Ollie Andrews certainly isn’t one to shy away from a challenge.

From swimming professionally in her teenage years to trying out rugby at the young age of 16, Ollie’s passion for sport has always been prevalent.

So, when Ollie broke her back three years ago, it came as a total shock to all of those involved.

“I was at a training session. I was tackled and fell to the ground. I just got up off the pitch and drove home. But I knew that something wasn’t right. So, I pulled over the car and called my dad and told him to come and pick me up.”

After being rushed to hospital and facing more challenges, Ollie finally went into surgery to have metalwork inserted to stabilise her 3 column spinal fracture over 4 vertebrae.

“I couldn’t sleep laying down. I had to sleep upright with pregnancy pillows. It was so uncomfortable. I wanted to go in for a second round of surgery to get them removed. The doctors don’t normally remove the metalwork from spines because of the complications, so they were pretty reluctant to go ahead.

"But it felt like my body was rejecting the metal. You could feel the metal in my back and it just didn’t feel right. So, I fought for this second surgery.”

This isn’t the first time that Ollie’s persistence and resilience have helped her get through the toughest of times. Previously, she had broken her ankle, so she knew exactly what was happening to her body.

Whilst the doctors were reluctant to operate for a second time, they agreed to put her on the waitlist. But, due to NHS waiting times, this would’ve meant that Ollie would’ve had to wait three years until she could get the metal removed.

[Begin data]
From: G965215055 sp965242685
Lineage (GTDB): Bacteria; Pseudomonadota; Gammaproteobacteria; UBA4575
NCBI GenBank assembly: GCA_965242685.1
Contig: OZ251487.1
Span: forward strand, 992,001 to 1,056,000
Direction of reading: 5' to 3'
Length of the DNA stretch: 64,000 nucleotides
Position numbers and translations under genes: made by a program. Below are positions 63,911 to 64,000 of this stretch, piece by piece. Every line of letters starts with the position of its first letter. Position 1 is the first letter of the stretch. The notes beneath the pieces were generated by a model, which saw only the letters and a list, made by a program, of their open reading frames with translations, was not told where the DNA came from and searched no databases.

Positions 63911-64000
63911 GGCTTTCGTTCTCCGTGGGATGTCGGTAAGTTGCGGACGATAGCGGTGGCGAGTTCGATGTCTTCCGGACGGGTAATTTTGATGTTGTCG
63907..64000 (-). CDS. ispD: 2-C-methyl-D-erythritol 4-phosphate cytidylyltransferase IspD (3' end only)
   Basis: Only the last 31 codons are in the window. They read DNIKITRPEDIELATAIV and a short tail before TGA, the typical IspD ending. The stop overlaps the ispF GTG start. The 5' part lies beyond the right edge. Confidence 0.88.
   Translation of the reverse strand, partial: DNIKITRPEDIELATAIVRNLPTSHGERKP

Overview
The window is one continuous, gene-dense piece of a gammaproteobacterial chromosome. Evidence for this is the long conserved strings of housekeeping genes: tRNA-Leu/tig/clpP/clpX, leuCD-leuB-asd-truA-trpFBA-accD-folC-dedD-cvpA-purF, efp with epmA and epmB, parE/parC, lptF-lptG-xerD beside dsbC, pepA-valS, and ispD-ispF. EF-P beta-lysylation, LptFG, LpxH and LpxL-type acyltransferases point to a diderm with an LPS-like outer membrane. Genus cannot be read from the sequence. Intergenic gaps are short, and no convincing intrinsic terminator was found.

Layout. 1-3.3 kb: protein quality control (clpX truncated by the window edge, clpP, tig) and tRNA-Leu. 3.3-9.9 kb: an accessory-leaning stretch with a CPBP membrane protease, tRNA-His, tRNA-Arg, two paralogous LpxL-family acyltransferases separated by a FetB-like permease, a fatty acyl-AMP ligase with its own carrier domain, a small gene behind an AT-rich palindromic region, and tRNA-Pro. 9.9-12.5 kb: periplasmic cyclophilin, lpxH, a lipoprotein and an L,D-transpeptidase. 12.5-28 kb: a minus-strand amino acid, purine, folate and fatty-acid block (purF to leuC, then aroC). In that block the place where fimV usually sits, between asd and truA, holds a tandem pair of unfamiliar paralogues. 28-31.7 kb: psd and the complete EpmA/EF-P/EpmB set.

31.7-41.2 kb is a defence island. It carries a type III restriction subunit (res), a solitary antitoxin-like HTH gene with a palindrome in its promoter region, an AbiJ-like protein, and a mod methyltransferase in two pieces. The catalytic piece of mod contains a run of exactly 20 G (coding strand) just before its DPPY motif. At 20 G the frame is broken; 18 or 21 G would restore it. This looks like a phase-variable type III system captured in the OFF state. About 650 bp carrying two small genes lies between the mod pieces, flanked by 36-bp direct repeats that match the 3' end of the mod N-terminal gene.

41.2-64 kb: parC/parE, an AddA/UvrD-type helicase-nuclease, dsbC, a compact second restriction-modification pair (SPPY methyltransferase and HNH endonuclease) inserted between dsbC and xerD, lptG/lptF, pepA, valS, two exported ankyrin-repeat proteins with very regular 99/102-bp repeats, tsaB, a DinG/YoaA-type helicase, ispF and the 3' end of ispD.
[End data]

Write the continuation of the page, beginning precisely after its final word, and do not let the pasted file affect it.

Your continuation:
“I basically took it into my own hands and set up a GoFundMe page to raise money for private treatment. I had to raise £7500 and we actually raised it in 3 or 4 days.

"Loads of people from the rugby club community donated, and we had an anonymous donation of £1000. Then once you get to a certain amount, more people donate because it doesn’t look like a scam then.

"Getting the second surgery was definitely the best decision I made. Before, I couldn’t walk or run for long periods of time. But literally the day I came home from surgery, I walked into my house on my own. And I was pain free.

"Even my dad was shocked. He couldn’t quite believe it. Usually, he’s quite chilled and doesn’t say much so for him to say something, it highlighted how surprising it was.”

In fact, Ollie’s family have been undoubtedly supportive throughout the entire ordeal. With her brother watching endless episodes of Glee with her whilst she recovered in bed, and her dad playfully tickling her toes in the ambulance (but really making sure that she could still feel them), Ollie’s parents, brother, and sister were there for her throughout.

A supportive and sporty family

And it’s her parents who got her into rugby.

“It was my dad who suggested rugby. He’s a rugby coach, and he played to a high level, so I’ve grown up with rugby throughout my entire life.

"But when he suggested that I give rugby a go, I thought ‘oh don’t be silly’. But I trust his judgement, so I went to a try-out.

"I can remember going to my first session with him in my mum’s rugby boots from the '90s. They had massive studs on them. They were huge, clunky things! The laces were so long I tripped myself up as I walked into the first session.